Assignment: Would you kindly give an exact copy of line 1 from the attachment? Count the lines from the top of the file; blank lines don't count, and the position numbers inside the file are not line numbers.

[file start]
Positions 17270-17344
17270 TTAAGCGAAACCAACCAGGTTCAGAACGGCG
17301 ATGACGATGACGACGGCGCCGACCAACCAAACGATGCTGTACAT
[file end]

Positions 17270-17344